Happiness at last after all the heartache
John Walters didn't know what hit him when his daughter was fighting for her life, his newborn son was struggling to breathe and his fiancee was still recovering from a caesarean section.
So it was an especially sweet moment when his bride, flower girl and page boy walked down aisle towards him at the weekend.
Becks and John Walters had been planning their nuptials for five years but life kept throwing them curve balls.
Their children, Molly, 4, and Jack, 2 , both have heart defects. Doctors said it was not a genetic condition, just the cards they were dealt, Becks Walters said.
Molly was born with pulmonary atresia and ebstein's anomaly of the tricuspid valve - one side of the heart is under-developed and struggles to pump blood around her body.
She has had open heart surgery three times, the first when she was just five days old. Becks Walters knew the newborn was a "strong-willed little sausage," when she pulled through.
Molly has also had several cardiac catheter procedures. The Walters lost count at six.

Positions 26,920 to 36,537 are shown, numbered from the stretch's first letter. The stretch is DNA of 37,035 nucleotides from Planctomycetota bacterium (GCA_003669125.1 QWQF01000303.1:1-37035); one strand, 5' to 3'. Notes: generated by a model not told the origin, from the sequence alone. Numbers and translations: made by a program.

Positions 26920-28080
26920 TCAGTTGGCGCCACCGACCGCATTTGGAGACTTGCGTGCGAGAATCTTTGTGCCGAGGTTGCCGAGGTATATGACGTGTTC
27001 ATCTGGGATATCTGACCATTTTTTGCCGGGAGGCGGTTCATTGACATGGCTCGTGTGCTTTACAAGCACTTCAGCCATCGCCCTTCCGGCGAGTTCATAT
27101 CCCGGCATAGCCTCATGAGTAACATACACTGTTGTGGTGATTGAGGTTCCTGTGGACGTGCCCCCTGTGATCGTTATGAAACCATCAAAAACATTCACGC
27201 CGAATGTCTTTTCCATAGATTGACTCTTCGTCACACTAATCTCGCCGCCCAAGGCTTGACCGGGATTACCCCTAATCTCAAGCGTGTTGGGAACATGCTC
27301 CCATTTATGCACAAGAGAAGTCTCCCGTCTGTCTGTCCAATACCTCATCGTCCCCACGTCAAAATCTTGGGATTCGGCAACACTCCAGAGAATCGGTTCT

Jack was born days before Molly needed her third surgery. At that stage his heart looked healthy but he was rushed to intensive care with breathing difficulties.
"Every member of my family had an IV line in their hand apart from me," John Walters said.
Things went from bad to worse when Molly went into cardiac arrest and spent five days in a coma.
"That was probably the darkest time," John Walters said.
Molly started improving and took her first steps but then Jack became ill.
Becks Walters kept badgering doctors, believing it was more than a simple case of reflux.
He was diagnosed with coarctation of the aorta with a ventricular septal defect, commonly referred to as having a hole in his heart. With different blood pressure in his limbs, he is at risk of having a stroke.
Despite their latest challenge, the Walters thought it was time to finally tie the knot, although this was put in jeopardy when Jack's surgery was delayed.
They pressed ahead and were married in front of friends and family in Hawke's Bay at the weekend.
"It was something for ourselves, about Becks and John . . . not all the hospital visits," Becks Walters said.
"It was about thanking all the people that laughed and cried with us, left us frozen meals or did our washing."
It was the support from these people and the At Heart team that got the couple through the tough times.
Becks Walters likened it to a game of snakes and ladder.
And the game wasn't over, with Jack scheduled to have his first heart surgery next week.
The Dominion Post